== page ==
Ravensbourne graphic design degree show

Ravensbourne’s graphic design degree show took place at the college’s North Greenwich campus this week, and included some interesting print, branding and data visualisation projects…

Ravensbourne’s graphic design degree show took place at the college’s North Greenwich campus this week, and included some interesting print, branding and data visualisation projects…

As with previous years, it’s a portfolio-led approach: students are given a table each on which to display a range of work, giving visitors a good insight into their style and progression. One student whose display caught my eye was Edward Yau:

Yau had produced an icon system and branding for Xin, an interactive dim sum restaurant devised with architecture student Yunhong Xue, and a mobile exhibition, Home Truths, highlighting London’s housing crisis. The exhibition work included a fold-out catalogue in the shape of a house and 3D data maps showing rising homelessness in the capital – you can see more pics on his website.


Yau also collaborated with Hugo Raymond on an entry to this year’s D&AD New Blood Awards, in response to a brief set by the British Council. The task was to create a bilingual identity for Dressing the Screen, a touring exhibition on the rise of fashion film, and Raymond and Yau designed a minimal typographic system based around a colon rotated at 90 degrees. The circular motif was also used in graphics and wayfinding and echoes the Council’s logo:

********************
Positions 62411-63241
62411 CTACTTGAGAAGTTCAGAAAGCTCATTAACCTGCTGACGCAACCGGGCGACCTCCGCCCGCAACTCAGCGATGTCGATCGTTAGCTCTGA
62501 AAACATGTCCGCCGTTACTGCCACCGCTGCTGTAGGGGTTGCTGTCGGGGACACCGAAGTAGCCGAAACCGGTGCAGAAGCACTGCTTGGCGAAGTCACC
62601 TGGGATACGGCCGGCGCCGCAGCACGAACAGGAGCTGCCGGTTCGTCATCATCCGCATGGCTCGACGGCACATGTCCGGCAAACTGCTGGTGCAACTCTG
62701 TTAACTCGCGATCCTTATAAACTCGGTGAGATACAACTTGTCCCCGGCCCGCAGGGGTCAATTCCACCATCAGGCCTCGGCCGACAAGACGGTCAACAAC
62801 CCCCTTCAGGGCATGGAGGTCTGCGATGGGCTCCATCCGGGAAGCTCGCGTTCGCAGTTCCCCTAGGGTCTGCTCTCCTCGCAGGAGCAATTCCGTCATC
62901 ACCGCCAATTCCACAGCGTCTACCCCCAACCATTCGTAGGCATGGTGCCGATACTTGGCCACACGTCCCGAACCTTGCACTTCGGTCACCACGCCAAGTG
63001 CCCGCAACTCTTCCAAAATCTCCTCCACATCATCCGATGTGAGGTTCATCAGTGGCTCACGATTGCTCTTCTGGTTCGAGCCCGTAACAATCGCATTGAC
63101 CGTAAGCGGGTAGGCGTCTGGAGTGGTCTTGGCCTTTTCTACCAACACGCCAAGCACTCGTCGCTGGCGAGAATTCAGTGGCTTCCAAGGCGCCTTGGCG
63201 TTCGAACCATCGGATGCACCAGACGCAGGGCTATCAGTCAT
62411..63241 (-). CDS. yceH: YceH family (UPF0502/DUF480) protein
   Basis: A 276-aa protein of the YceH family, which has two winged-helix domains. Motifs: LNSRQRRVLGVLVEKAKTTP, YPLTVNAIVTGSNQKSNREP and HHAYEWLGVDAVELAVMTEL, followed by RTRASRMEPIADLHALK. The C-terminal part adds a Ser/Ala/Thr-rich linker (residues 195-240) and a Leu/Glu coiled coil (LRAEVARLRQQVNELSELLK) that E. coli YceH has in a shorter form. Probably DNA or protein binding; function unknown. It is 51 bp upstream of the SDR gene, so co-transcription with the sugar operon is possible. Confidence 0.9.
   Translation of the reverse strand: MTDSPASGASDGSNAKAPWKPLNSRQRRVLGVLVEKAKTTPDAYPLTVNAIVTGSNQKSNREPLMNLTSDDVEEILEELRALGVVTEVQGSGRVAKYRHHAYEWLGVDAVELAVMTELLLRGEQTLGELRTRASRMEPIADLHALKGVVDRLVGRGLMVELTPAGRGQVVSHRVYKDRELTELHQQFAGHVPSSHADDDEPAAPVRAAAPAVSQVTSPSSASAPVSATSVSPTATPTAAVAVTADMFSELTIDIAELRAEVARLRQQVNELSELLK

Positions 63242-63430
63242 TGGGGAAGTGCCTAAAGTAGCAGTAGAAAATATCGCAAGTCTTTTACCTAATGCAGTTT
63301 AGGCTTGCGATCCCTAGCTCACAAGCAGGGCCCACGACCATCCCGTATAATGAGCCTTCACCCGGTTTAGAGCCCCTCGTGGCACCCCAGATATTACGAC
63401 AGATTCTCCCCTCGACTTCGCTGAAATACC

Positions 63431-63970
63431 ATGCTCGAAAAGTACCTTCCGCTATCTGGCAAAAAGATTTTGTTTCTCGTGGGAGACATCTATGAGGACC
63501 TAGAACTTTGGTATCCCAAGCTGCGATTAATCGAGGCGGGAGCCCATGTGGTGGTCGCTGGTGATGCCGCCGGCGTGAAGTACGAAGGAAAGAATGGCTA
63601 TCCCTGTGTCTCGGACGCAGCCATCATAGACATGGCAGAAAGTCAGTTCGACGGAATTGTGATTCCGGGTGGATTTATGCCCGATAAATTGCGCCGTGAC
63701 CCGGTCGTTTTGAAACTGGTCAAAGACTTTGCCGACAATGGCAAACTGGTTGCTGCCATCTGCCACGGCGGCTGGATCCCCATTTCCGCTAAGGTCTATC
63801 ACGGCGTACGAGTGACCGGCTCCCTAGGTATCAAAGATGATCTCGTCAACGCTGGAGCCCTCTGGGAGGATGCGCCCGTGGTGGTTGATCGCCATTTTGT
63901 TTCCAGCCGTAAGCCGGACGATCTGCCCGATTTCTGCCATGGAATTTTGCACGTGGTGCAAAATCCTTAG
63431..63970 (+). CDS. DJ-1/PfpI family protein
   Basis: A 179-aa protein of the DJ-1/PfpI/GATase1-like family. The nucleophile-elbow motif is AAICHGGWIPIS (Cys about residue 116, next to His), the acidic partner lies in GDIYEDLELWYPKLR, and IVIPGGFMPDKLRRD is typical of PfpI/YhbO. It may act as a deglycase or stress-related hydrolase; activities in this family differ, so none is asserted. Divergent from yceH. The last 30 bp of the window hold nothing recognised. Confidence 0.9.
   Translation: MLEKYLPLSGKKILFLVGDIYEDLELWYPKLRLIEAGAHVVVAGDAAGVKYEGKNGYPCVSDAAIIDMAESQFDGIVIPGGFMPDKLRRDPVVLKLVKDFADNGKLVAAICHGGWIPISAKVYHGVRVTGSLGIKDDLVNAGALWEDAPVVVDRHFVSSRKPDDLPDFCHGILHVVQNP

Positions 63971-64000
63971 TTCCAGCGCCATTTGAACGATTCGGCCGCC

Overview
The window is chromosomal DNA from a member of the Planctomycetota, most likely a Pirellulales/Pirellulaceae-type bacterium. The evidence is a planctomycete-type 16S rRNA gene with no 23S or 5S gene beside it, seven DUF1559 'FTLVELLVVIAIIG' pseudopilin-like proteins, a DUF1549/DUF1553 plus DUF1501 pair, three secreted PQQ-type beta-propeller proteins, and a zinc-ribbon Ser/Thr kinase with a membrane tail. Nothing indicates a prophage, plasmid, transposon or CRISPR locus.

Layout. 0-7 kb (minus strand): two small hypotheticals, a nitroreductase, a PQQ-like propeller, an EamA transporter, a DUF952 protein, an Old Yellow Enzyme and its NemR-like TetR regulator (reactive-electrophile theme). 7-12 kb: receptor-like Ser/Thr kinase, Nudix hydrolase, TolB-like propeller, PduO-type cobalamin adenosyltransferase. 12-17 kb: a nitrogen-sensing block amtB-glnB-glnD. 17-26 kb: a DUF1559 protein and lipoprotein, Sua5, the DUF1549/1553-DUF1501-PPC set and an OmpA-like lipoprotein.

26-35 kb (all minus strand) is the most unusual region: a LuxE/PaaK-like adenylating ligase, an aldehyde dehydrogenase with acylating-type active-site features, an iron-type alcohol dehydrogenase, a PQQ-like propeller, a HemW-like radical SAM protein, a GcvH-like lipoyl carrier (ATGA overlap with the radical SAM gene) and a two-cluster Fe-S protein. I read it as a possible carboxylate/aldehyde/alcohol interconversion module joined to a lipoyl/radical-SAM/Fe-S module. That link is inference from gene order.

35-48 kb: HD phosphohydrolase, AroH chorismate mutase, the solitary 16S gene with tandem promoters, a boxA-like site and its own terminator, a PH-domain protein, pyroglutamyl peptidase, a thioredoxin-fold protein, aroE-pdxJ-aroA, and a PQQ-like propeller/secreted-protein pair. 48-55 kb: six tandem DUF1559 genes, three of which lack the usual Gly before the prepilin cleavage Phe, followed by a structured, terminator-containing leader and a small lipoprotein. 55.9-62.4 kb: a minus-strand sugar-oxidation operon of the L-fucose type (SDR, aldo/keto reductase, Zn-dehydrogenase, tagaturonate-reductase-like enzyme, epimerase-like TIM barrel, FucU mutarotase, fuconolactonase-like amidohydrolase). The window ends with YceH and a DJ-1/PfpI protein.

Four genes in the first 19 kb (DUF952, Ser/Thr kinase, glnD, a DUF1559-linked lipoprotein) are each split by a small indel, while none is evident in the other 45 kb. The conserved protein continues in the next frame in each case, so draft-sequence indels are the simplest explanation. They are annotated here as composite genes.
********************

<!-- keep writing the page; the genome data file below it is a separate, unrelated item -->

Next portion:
Joshua Allen’s work featured a fun series of posters visualisation procrastination (top), and a typeface inspired by Brixton, while Calum Hopwood‘s posters for Femfresh, which received a commendation from YCN, perfectly captured the brand’s cheeky tone of voice:


Hopwood also created an interactive installation explainaing what metadata is and how it’s used by the government. The installation featured two scrolls, one with a timeline of events related to the Edward Snowden scandal and another explaining how metadata is collected and analysed by governments. Alongside this were a series of examples of how metadata might be generated – such as through a tweet or an email – and a projector displaying a live feed of tweets using the hashtag @metadatais:


Several students had experimented with 3D infographics, too, including Anjali Patel, who also created a delicately crafted installation on the plight of the world’s coral reefs:



One section of the show, titled ‘Type Only’, included a range of typographic posters created in response to the idea of the poster as a cultural statement. I liked Nele Wellens‘, which showed the various alphabets spoken and written in Istanbul since 550BC:

Pic via nelewellens.com


Another memorable poster was Chiamaka Ojechi‘s for XL Recordings, which reveals a different portrait of rapper Tyler the Creator depending on which angle it’s viewed from:

Music featured heavily in Ojechi’s portfolio and his book on rapper Nas, questioning why he has never won a Grammy, also featured some nicely designed layouts:

Pics via chiamaka.co.uk

It was a varied show, and more info on the students and their work can be found at ravegraphics2014.com. Selected work from Ravensbourne’s class of 2014 will also be on display at D&AD’s New Blood exhibition from July 1-3, and at Mother London next month.

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